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Ethanol Car Engines Work

Ethanol Cars

Vehicles that retain an internal combustion engine that is specifically designed to operate on more than one kind of fuel are referred to as dual-fuel vehicles. Informally, these vehicles are referred to as flexible-fuel vehicles or FFV. This simply means these cars or trucks have the capability to operate on alternative fuels other than gasoline; or they run off of a combined fuel such as the modern-day blended gasoline mentioned before.

Dual-fuel vehicles operate very similar to standard automobiles that use gasoline. Ethanol is injected into engines just the same as gasoline is injected into standard non-hybrid vehicles. Even though bioethanol delivers slightly less gas mileage, its eco-friendly benefits make it a viable option for drivers. For example, when ethyl fuel is burned, it produces less harmful emissions and air pollution than standard gasoline. This advantage alone makes it worthwhile. Also, ethanol generally costs less than standard fuel or gasoline; making hybrid vehicles a cheaper option in comparison to standard automobiles on the market today. The similarities between the two engines makes ethanol cars cheaper than most hybrid vehicles as well.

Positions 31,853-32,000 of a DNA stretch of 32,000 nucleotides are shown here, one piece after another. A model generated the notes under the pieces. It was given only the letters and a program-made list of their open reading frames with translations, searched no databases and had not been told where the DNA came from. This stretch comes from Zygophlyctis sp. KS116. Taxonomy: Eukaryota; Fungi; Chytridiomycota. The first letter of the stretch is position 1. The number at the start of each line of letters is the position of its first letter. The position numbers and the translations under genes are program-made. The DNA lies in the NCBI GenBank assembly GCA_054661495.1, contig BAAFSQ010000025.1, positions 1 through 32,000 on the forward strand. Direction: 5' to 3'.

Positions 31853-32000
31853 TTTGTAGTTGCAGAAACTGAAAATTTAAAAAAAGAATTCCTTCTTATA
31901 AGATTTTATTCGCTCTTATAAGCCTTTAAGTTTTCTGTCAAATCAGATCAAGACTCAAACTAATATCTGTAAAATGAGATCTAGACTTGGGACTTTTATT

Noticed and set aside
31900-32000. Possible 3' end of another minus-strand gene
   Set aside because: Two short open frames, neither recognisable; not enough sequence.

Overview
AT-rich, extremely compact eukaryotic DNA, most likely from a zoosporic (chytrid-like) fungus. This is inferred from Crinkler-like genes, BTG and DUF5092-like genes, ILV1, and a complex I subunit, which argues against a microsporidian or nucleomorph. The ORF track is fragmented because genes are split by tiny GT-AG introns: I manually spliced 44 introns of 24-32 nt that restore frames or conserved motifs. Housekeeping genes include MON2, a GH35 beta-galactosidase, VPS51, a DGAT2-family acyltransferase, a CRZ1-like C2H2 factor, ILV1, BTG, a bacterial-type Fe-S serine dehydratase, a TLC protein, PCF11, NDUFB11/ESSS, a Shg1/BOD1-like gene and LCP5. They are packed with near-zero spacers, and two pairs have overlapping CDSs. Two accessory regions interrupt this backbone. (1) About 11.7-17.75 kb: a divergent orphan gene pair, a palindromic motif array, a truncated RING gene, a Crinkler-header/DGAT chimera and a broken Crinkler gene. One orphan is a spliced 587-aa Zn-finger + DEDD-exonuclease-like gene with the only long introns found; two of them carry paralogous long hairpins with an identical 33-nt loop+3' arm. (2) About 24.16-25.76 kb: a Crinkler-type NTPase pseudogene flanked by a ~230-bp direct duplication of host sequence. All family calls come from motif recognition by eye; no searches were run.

Ethanol Fuel

Ethanol fuel is a biofuel because it is mainly extracted from plants such as corn, potatoes, hemp, barley, grain, sugar cane, and more. Bioethanol is actually ethanol; the same kind of alcohol found in liquor, beer, and wine. It’s most commonly used as a biofuel additive to motor fuel. In fact, the majority of vehicles on the road today operate on blends of ethanol and gasoline. In most cases, 25% of common fuel is ethanol, while the other 75% is gasoline. This is the likely blend a person will get at their local gas station when they fill up their tanks. In 1976, Brazil made it legally mandatory to blend the two fuels together. When blended, they are referred to as flex-fuels.